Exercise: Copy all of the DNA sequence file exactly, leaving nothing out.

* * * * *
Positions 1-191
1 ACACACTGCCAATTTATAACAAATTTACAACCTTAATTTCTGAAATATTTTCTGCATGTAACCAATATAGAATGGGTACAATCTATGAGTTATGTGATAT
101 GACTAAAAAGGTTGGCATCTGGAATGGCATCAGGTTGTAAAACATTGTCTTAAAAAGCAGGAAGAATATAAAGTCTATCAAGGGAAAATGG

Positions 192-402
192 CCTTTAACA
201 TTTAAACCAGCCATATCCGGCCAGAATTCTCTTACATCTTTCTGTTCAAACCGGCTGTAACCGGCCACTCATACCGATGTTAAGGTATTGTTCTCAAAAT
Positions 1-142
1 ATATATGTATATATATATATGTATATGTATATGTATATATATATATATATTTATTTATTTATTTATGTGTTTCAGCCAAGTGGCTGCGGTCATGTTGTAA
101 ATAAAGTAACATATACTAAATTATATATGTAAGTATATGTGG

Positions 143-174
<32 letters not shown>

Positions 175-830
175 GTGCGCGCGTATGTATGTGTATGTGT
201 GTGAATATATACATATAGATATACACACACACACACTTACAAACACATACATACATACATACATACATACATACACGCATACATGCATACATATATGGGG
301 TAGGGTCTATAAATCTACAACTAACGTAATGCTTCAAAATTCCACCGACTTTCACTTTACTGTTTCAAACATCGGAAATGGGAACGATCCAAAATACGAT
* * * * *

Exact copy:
Positions 1-191
1 ACACACTGCCAATTTATAACAAATTTACAACCTTAATTTCTGAAATATTTTCTGCATGTAACCAATATAGAATGGGTACAATCTATGAGTTATGTGATAT
101 GACTAAAAAGGTTGGCATCTGGAATGGCATCAGGTTGTAAAACATTGTCTTAAAAAGCAGGAAGAATATAAAGTCTATCAAGGGAAAATGG

Positions 192-402
192 CCTTTAACA
201 TTTAAACCAGCCATATCCGGCCAGAATTCTCTTACATCTTTCTGTTCAAACCGGCTGTAACCGGCCACTCATACCGATGTTAAGGTATTGTTCTCAAAAT
Positions 1-142
1 ATATATGTATATATATATATGTATATGTATATGTATATATATATATATATTTATTTATTTATTTATGTGTTTCAGCCAAGTGGCTGCGGTCATGTTGTAA
101 ATAAAGTAACATATACTAAATTATATATGTAAGTATATGTGG

Positions 143-174
<32 letters not shown>

Positions 175-830
175 GTGCGCGCGTATGTATGTGTATGTGT
201 GTGAATATATACATATAGATATACACACACACACACTTACAAACACATACATACATACATACATACATACATACACGCATACATGCATACATATATGGGG
301 TAGGGTCTATAAATCTACAACTAACGTAATGCTTCAAAATTCCACCGACTTTCACTTTACTGTTTCAAACATCGGAAATGGGAACGATCCAAAATACGAT